In my humble opinion, it is totally deserved and I am grateful for the continued innovation and refinement that the Book Creator team put into their app development.

Book Creator is $4.99 for the Education version that does not include in-app purchasing and allows for unlimited books to be created.  If you would like to give Book Creator a trial run, your first book is free with the option for more via in-app purchase:

Click image to visit App Store
Click image to visit App Store
Creativity

Make Your Mark!

Screen Shot 2014-08-27 at 23.10.39

It’s coming soon!  International Dot Day is on September 15, 2014.  It is a day to celebrate “making your mark”. I have posted about Dot Day before:  Dot Day 2012 and Dot Day 2013.  Both posts will give you lots of ideas for Dot Day and some thoughts on how we as educators, can help students connect rather than simply collect the dots on their learning journey.

This year, FableVision Studios have come up with a song for Dot Day.  If you are familiar with “The Dot” you will see the connection between the book and the song and be inspired to make, make, make your mark! How can you encourage your students to use their talents to make their mark?

 

The Dot Song from FableVision on Vimeo.

Here are the lyrics (download the PDF)

Dot Day Lyrics

 

Are you interested in joining the Dot Day celebration? Sign up today! Discover more creative ways to celebrate Dot Day
on the FableVision blog and Pinterest pages.

Creativity

What Do You Make?

I Make A Difference

Last year we had Taylor Mali visit our school and share his poetry with our faculty, staff, and students. I never got the chance to speak with him personally but I wish I had.  If you have seen or heard his poem about teachers, you might have some questions for him – I know I did.

I was told by a great friend to always give the benefit of the doubt to someone – to always believe something good, rather than something bad, when you have the possibility of doing either.  My friend would tell me that everyone operates from the best of intentions, and I try to believe that this is true.  When working in a school that offers a values laden curriculum, I would hope this to be true.

So, with that said, listen to Taylor’s poem with the benefit of the doubt. Some people say he is too strict, too controlling, too self-centred.  I say that he is trying to make a point and is using poetic license to do so.  Don’t dwell on the fact that he makes kids sit in silence or not use the bathroom, dwell on the good in his poem.

 

“I make a difference” – this is the crux of the poem.  

How will you make a difference in the life of your students this year?

Creativity, Inspiration

Dear World….

Screen Shot 2014-08-27 at 23.30.23

For the past three years, I have ended the school year with a “Dear World” inspired photo shoot. This is a chance for my kids to express who they are and the message that they would like to leave as they depart our classroom and head on to new things.

This past June, I did it again with my gorgeous kids.  Their quotes were original and heartfelt and their photos make me cry! They are strong, determined, passionate kids with so much to offer and they possess the determination to see them through anything.

Here are our messages of love and hope from us to you….enjoy!

 

Dear World….xoxo MIS 4D 2013/14 from Munich International School on Vimeo.

Creativity

Creatively Tinkering…

Tinkering School is a place where kids can pick up sticks and hammers and other dangerous objects,and be trusted. Trusted not to hurt themselves, and trusted not to hurt others. Tinkering School doesn’t follow a set curriculum, and there are no tests. It sounds like my kind of school!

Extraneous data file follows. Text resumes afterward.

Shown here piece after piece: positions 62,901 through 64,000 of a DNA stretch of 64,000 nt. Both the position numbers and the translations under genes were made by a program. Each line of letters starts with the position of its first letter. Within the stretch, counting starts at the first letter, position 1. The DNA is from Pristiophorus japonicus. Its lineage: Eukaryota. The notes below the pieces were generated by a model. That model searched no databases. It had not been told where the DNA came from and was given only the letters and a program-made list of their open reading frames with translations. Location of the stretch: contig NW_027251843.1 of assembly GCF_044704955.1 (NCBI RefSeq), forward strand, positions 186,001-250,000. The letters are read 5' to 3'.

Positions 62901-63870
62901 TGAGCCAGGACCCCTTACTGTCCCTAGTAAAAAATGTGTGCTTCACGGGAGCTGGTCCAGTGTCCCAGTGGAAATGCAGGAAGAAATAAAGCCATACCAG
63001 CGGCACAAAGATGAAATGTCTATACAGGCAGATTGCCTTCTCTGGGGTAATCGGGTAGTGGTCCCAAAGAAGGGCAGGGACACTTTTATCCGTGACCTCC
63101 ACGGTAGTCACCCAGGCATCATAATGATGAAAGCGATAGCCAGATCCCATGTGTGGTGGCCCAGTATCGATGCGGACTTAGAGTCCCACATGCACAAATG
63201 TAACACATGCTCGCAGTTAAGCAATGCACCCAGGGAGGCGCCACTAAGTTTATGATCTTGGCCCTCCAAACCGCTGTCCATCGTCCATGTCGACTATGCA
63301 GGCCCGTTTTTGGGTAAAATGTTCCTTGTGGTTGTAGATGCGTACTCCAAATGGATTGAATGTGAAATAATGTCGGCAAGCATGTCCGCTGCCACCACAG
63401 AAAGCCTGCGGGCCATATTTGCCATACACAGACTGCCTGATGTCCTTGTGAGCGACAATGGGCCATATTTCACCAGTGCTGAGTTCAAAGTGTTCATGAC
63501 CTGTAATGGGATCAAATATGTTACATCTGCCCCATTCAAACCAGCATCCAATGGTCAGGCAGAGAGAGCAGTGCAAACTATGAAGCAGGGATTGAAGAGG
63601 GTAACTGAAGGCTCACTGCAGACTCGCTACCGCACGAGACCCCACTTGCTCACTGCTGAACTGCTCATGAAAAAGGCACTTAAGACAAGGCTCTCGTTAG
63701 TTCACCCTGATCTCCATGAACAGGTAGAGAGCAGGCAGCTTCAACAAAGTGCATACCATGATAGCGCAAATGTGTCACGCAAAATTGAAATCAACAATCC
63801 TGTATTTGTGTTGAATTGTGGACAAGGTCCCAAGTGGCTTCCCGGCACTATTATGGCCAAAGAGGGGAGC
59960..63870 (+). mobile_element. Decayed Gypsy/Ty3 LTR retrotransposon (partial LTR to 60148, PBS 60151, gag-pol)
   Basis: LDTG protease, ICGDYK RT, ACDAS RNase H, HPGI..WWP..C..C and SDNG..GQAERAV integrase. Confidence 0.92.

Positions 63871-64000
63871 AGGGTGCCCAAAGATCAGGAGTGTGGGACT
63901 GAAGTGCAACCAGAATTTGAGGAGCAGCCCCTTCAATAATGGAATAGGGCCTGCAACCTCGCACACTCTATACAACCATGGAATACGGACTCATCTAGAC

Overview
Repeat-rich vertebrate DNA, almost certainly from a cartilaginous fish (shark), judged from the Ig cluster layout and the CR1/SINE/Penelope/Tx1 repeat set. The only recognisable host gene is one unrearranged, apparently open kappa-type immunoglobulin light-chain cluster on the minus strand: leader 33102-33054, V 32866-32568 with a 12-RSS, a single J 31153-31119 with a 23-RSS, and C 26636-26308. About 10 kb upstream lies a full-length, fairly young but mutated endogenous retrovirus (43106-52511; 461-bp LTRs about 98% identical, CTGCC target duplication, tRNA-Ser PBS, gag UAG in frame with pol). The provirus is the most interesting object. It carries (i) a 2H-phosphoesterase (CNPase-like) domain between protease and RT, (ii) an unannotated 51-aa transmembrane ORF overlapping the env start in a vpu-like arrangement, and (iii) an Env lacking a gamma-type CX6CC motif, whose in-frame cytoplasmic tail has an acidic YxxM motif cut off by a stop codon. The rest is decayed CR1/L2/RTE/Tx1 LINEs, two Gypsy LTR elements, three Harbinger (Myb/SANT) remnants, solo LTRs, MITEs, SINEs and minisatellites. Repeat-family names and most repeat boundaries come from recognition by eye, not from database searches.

Gever Tully shares more about his school in the following TED talk:

I came across this video when looking for ideas about Genius Hour and Genius Year – the latter being the idea that self-directed learning be embedded into daily school life.  This was interesting to me as that was the outcome of a year-long group study into Genius Hour: that time be allocated – or more accurately, prioritised – so that students have a chance to engage in truly self-chosen projects that see them pursuing their own interests and passions throughout their time at school.

Time is definitely of the essence – and is something Tully acknowledges children need a lot of if their creativity is truly able to flourish:

“we can offer the kids time — something that seems in short supply in their over-scheduled lives”

Will you be a passionate teacher this year and help your children explore their inner genius?

 

If you are looking for a regular boost to inspire your creativity, Creative Something is for you.  I came across this website a while back now and every now and then I find my way back there for some inspired reading.  Check it out. 

Creativity, Inspiration, PYP

The Sound of Silence

Clint Smith is a teacher, poet, and a doctoral candidate in Education at Harvard University.  In July of this year, he shared a TED talk that was just over four minutes long. It is a spoken word poem that I listened to three times and could easily watch again…and again.

Chris talks about “your silence” and how it is important to start giving a voice to those things you never say.  Your voice is one of the most powerful things you have.

How do you create a classroom in which your students are free to express their silence, to say what has previously be left unsaid?  How do school administrators create an environment in which faculty feel the same way too?

As a teacher in a PYP school, we talk about cultivating an attitude of empathy.  But how? I think one way is to start having the conversations that are a little uncomfortable – but perhaps not as a first step.  Like most things that you want to see flourish and grow on their own, building empathy can take a little ground work. 

An article posted on Edutopia fits the bill well: Empathy – The Most Important Back to School Supply.  

Mostly, I think we will find the silence will end when our students start to realize that what they have to say matters and that their silence actually speaks volumes.